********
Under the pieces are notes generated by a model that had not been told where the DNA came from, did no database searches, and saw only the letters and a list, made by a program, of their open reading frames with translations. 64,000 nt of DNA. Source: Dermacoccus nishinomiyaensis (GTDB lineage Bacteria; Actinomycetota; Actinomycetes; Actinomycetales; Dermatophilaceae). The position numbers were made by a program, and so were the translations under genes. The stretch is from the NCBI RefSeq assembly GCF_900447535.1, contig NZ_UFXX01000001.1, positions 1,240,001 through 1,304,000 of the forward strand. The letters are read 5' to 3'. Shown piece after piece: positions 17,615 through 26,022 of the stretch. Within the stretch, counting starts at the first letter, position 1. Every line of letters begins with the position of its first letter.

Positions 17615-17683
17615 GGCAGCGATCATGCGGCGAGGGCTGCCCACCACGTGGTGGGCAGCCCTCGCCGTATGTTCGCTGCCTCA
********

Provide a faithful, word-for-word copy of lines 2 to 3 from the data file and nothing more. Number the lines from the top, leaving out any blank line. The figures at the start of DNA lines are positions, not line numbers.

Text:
Positions 17615-17683
17615 GGCAGCGATCATGCGGCGAGGGCTGCCCACCACGTGGTGGGCAGCCCTCGCCGTATGTTCGCTGCCTCA